How to Paint Bases like a Boss

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Recently Reaper Miniatures sent me samples of one of the base texture inserts in their Base Boss 2 Kickstarter, and I took it as an opportunity to explore the variety it is possible to achieve with painting base textures and simple base construction/conversion. I used only paint and a few simple materials to create the different types of landscapes pictured below.

Base boss combo

I converted and painted most of these bases on my Beyond the Kit stream show, so you can watch video one or video two if you’d like more in-depth information about how I converted and painted the bases.

I customized one of the bases by cutting a piece out of another and gluing it on top of a section to create some variation in the height of the base parts. I used pumice paste to blend the seam where the edges met into the rest of the base. The same material is very handy to use on bases constructed from layers of cork. If you have some rough spots on a base you sculpted, it works well to hide those, or add a bit of dirt and texture on top of something like a cobblestone or pavement texture. 

IMG 2689

For the unpainted base to the above right, I also used some modeling/moulding paste. This has the same kind of thick consistency as the sandy texture/pumice paste, but it’s smooth. It’s a great material to fill small assembly gaps in miniatures, like the gap you often have when you glue a miniature’s feet to a base. You can’t truly sculpt either of these materials, but you can shape them a little with a toothpick and smooth them out with a damp brush. The modeling paste is the white substance on the left of the base, and the pumice paste is the beige one on the right. I demonstrate these and several other basing products in my Additives, Mediums, and Texture Pastes video.

IMG 2690You don’t need to look for these specific products only! Most larger artist acrylic paint lines include various kinds of texture pastes that are similar. (The product on the left is by Vallejo. I think they have changed their packaging and some of the options for their base texture pastes since I purchased this jar, but they still sell something similar to this.)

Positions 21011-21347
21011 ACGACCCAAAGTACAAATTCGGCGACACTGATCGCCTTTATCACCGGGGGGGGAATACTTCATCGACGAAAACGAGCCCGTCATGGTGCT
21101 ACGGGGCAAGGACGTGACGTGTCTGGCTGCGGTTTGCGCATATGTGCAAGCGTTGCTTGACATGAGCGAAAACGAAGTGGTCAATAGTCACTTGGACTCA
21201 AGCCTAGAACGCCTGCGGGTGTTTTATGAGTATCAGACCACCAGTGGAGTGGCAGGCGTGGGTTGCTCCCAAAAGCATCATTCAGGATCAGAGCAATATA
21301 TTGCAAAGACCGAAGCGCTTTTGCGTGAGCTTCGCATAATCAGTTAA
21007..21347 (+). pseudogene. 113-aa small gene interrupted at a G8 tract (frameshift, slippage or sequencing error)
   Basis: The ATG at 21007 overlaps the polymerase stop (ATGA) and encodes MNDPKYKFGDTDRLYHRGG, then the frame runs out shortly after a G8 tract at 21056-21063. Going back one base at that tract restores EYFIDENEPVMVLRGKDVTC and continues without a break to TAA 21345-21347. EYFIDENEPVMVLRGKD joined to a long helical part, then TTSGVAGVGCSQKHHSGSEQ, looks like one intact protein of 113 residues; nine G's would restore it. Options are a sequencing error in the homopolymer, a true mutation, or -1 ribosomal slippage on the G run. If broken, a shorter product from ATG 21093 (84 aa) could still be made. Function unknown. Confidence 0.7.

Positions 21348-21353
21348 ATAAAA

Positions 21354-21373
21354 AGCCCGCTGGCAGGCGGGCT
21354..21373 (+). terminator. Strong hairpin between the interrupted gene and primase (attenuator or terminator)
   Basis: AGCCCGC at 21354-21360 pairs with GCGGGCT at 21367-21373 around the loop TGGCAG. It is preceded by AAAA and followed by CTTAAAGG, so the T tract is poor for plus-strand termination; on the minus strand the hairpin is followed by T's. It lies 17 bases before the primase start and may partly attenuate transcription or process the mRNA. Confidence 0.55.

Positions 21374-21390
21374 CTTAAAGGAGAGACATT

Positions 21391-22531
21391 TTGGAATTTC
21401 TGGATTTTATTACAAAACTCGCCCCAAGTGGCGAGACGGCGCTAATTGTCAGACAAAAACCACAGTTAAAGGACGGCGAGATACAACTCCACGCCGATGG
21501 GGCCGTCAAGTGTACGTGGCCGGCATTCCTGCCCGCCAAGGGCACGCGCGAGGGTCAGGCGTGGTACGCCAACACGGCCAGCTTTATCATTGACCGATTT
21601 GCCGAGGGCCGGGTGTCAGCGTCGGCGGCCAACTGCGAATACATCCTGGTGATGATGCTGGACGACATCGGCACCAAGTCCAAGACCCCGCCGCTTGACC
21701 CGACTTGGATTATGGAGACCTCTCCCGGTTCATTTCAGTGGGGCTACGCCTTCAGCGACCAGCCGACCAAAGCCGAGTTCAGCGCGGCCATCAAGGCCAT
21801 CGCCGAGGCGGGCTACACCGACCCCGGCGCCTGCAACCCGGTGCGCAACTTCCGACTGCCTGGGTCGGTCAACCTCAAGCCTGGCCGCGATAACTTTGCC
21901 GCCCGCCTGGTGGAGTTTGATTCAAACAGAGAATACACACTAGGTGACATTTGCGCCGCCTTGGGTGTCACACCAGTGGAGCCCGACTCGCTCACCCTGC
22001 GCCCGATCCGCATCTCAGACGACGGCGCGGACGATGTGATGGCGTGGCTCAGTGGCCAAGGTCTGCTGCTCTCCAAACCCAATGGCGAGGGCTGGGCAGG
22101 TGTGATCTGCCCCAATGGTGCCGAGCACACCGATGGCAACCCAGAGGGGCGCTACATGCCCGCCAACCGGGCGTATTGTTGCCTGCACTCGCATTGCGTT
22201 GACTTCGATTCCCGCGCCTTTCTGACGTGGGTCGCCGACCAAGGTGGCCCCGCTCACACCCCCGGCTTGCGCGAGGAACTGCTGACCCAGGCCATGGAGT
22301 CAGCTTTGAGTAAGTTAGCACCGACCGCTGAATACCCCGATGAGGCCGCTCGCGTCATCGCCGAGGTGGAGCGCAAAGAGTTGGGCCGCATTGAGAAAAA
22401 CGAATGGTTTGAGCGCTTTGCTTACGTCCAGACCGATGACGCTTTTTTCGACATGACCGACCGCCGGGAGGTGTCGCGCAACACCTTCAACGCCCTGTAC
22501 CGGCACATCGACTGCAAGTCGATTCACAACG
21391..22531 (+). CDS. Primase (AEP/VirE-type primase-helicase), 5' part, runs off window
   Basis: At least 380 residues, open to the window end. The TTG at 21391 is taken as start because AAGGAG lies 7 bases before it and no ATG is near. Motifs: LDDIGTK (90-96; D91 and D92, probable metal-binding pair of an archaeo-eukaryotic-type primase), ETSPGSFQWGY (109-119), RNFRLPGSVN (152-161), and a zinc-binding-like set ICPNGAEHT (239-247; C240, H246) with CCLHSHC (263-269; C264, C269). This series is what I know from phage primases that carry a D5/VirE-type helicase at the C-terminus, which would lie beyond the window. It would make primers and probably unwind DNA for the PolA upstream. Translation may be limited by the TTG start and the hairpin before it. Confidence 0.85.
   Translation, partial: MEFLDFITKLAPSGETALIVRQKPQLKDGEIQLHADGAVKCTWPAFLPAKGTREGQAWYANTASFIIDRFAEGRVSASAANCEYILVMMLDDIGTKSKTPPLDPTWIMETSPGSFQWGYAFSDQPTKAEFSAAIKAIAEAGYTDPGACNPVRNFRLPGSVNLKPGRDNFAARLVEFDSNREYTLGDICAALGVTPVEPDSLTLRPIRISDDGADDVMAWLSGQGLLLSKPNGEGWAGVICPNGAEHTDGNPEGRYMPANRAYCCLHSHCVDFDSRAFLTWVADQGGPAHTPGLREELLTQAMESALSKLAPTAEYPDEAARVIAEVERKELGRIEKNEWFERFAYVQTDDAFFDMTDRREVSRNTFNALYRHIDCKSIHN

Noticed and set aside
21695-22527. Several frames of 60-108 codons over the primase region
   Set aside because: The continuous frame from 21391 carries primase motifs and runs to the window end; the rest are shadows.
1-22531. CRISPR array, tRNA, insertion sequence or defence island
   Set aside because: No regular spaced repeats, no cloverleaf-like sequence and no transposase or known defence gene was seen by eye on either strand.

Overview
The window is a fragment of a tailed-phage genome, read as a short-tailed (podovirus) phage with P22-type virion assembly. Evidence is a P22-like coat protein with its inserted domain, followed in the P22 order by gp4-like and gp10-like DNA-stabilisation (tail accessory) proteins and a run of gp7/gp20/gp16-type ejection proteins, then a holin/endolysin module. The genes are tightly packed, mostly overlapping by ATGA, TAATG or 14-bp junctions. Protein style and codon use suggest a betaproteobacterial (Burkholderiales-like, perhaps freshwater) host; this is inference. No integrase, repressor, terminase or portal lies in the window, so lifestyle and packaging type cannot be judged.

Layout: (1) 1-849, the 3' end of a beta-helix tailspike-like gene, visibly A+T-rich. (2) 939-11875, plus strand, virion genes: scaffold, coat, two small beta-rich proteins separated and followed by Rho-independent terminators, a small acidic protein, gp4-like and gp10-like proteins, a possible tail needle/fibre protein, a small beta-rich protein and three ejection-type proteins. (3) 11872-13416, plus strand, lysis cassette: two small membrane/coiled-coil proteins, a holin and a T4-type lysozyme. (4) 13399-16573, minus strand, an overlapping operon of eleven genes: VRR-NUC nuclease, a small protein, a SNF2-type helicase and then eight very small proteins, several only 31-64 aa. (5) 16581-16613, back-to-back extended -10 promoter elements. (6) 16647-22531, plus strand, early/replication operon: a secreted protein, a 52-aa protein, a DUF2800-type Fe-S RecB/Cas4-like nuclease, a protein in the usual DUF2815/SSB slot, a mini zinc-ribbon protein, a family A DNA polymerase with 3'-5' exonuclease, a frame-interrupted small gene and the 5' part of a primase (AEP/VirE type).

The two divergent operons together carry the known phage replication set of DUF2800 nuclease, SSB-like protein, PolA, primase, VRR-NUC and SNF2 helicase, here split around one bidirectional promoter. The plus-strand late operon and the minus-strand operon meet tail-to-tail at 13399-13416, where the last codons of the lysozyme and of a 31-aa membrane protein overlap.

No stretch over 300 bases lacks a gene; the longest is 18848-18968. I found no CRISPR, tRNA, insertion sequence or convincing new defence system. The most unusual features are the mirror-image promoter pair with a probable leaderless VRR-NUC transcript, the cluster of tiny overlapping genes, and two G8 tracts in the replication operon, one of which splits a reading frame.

I customized a few of the bases with other basing construction products that are useful to have in your arsenal. You can make your own natural texture bases with products like fine gravel/sand and rocks. Combine them with the pastes above for even more variety! You can find the gravel mixtures sold by some miniature accessories companies. You’ll find an even bigger selection if you explore the offerings from model train supply vendors, like Woodland Scenics. These are often sold in much larger quantities than miniature painters need unless you’re making terrain boards. If you have local friends, you could go in as a group to buy a variety of items you split up amongst the group. For small rocks and shells, also look at hobby products in stores like Michaels and Joann.

IMG 2691The small rocks are from the flower arranging section of a hobby store. The rock and sand mix on the left was purchased as a miniatures product. The gravel mix on the right is a mixture of Woodland Scenic products.

Another way to enhance bases is by adding additional items on top. I used dried flowers on the two bases on the below left. I was aiming for the look of seaweed on the centre one. I used flowers and grass tufts on Finn Greenwell’s base for another example. I added a twig to the base on the below right to create the look of a fallen log. Sapling tree roots are another interesting option. Next time you’re out in the garden, pull a few up and dry them for basing. Dried tea leaves make a nice forest floor scatter. Herbal teas can contain even more interesting plant materials. Many of these natural products appear a little differently if primed and painted than when added to a base at the end, so I recommend experimenting to maximize your options.

Base flowersYou can purchase tiny dried flowers like these most easily by looking for those sold to nail polish artists. Bring along a miniature to check scale if you want to shop the dried flower section of a hobby store. If you don’t want to bother looking for twigs and roots to dry out, Woodland Scenics sells stumps and deadfall, which is what I used on the base to the right.

Now let’s talk about what you can do just with paint! When I first looked at the base insert, it put me in mind of various types of possible landscapes – desert, swamp, flat areas of badlands, even the surface of the moon! I studied some pictures of various landscapes for ideas and colour possibilities. Referencing real life scenery can be very helpful to better base construction and painting!

Cole freeman HoPZEG5jDA4 unsplashThis swamp picture by Cole Freeman on Unsplash is an example of the kind of reference I looked at.

Soon after I received the base inserts I saw that some other painters had painted them as lava, so I gave that a try.

It was super easy and fun to paint. I just started with white, and moved up through yellow, orange, red, dark red, and dark brown. I used drybrushing on the raised texture areas of drying lava, and layering on the molten lava.

Lava 400

For several of the bases I primarily used the basic techniques of washes and drybrushing. I added some additional shading along some of the edges.